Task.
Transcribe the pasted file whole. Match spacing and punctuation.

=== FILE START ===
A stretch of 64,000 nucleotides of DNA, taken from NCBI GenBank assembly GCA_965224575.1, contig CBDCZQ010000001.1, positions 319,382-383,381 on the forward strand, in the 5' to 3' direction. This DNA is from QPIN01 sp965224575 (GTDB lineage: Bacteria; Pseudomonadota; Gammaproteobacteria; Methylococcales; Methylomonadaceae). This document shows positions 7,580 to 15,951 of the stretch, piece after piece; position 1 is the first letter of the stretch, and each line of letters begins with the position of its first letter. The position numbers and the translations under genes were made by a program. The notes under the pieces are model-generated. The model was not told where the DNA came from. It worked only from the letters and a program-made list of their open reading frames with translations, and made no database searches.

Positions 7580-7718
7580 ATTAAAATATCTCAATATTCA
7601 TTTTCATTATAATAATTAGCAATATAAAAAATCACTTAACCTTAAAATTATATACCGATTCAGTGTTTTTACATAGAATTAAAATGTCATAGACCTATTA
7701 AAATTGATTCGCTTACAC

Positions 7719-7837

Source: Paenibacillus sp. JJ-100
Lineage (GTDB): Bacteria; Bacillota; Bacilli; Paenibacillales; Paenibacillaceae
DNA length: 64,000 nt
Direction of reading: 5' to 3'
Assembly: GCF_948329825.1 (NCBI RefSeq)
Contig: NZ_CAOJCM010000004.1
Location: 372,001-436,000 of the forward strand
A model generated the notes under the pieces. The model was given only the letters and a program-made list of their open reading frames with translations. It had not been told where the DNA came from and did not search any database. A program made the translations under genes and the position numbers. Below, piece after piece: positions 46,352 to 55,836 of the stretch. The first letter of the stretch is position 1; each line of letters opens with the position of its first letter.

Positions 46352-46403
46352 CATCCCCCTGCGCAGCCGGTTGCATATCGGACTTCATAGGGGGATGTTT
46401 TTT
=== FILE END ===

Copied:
A stretch of 64,000 nucleotides of DNA, taken from NCBI GenBank assembly GCA_965224575.1, contig CBDCZQ010000001.1, positions 319,382-383,381 on the forward strand, in the 5' to 3' direction. This DNA is from QPIN01 sp965224575 (GTDB lineage: Bacteria; Pseudomonadota; Gammaproteobacteria; Methylococcales; Methylomonadaceae). This document shows positions 7,580 to 15,951 of the stretch, piece after piece; position 1 is the first letter of the stretch, and each line of letters begins with the position of its first letter. The position numbers and the translations under genes were made by a program. The notes under the pieces are model-generated. The model was not told where the DNA came from. It worked only from the letters and a program-made list of their open reading frames with translations, and made no database searches.

Positions 7580-7718
7580 ATTAAAATATCTCAATATTCA
7601 TTTTCATTATAATAATTAGCAATATAAAAAATCACTTAACCTTAAAATTATATACCGATTCAGTGTTTTTACATAGAATTAAAATGTCATAGACCTATTA
7701 AAATTGATTCGCTTACAC

Positions 7719-7837

Source: Paenibacillus sp. JJ-100
Lineage (GTDB): Bacteria; Bacillota; Bacilli; Paenibacillales; Paenibacillaceae
DNA length: 64,000 nt
Direction of reading: 5' to 3'
Assembly: GCF_948329825.1 (NCBI RefSeq)
Contig: NZ_CAOJCM010000004.1
Location: 372,001-436,000 of the forward strand
A model generated the notes under the pieces. The model was given only the letters and a program-made list of their open reading frames with translations. It had not been told where the DNA came from and did not search any database. A program made the translations under genes and the position numbers. Below, piece after piece: positions 46,352 to 55,836 of the stretch. The first letter of the stretch is position 1; each line of letters opens with the position of its first letter.

Positions 46352-46403
46352 CATCCCCCTGCGCAGCCGGTTGCATATCGGACTTCATAGGGGGATGTTT
46401 TTT